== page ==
This month, we’re reading The Immortal Life of Henrietta Lacks, the story of a Black woman who unknowingly had an enormous and enduring impact on science and the future of medicine. As we celebrate the impact and history of Black Americans during Black History Month, this is one story that needs to be told. 

We’re also huge fans of this book because it raises important questions about bioethics and patients’ rights, and it is chock full of good science writing. Author Rebecca Skloot illuminates important research and scientific processes while arguing for more ethical practices to benefit all patients. 

Lacks was born in 1920 in Virginia, eventually moving to Maryland with her husband, David. After the birth of her fifth child, she visited Johns Hopkins, one of the few hospitals to treat Black women at the time, because she could feel a “knot” in her womb. There, she was diagnosed with cervical cancer.

As part of the course of her diagnosis and treatment, doctors removed Lacks’ cells—and began using them for research without her knowledge or consent. They were sent to the lab of Dr. George Gey, but unlike the many other samples he received, Lacks’ cells didn’t die. Instead, they reproduced.  From these cells, Gey propagated a durable and prolific line of cells—the first immortal human cell line—and named it HeLa after Henrietta Lacks.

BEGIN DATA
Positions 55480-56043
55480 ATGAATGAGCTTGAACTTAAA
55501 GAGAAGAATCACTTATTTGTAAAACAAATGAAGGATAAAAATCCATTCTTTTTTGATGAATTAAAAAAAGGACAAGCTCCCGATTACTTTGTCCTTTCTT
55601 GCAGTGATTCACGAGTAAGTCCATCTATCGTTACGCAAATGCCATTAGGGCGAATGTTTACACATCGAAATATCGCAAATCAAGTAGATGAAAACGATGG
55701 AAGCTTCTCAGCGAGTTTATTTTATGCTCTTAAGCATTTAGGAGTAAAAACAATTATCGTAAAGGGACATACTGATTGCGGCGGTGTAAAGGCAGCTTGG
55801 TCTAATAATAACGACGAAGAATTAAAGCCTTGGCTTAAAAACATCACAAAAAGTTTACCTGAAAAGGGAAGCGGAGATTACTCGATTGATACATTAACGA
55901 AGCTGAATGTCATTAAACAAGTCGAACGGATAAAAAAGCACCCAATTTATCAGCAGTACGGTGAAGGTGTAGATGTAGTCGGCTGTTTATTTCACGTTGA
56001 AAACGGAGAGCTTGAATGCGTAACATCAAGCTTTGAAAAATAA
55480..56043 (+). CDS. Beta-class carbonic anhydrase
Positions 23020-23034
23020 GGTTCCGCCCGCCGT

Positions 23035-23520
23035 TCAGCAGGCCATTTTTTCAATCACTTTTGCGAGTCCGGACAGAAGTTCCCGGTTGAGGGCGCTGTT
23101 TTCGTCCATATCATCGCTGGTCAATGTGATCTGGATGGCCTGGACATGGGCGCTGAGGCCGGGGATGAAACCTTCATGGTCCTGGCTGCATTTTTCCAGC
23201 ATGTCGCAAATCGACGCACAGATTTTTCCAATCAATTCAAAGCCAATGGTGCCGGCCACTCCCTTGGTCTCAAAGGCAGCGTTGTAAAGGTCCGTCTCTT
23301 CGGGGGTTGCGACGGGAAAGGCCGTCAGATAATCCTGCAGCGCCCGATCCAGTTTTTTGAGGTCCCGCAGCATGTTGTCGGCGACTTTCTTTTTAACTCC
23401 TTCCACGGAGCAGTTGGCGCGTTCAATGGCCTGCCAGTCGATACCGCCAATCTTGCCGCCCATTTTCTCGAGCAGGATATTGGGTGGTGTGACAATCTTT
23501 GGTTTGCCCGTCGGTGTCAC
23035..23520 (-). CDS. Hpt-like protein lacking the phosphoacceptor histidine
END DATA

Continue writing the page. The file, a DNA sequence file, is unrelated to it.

This cell line has been shared freely by Johns Hopkins and has contributed to many medical breakthroughs, from the development of vaccines to the study of leukemia, the AIDS virus, and cancers. 

But as Lacks’ cells continued to provide the foundation for major scientific and medical breakthroughs, her legacy was clouded with exploitation. Her family did not grant permission—nor received compensation—for the use of the cells by researchers and drug developers, but the scientific community continued to rely on HeLa cells in countless use cases. 

Now her family is involved in her legacy and helping to change the narrative. As her granddaughter, Jeri Lacks-Whye told Nature magazine, “I want scientists to acknowledge that HeLa cells came from an African American woman who was flesh and blood, who had a family, and who had a story.”

Join us as we dive into this story by reading The Immortal Life of Henrietta Lacks. We can’t wait to hear what you think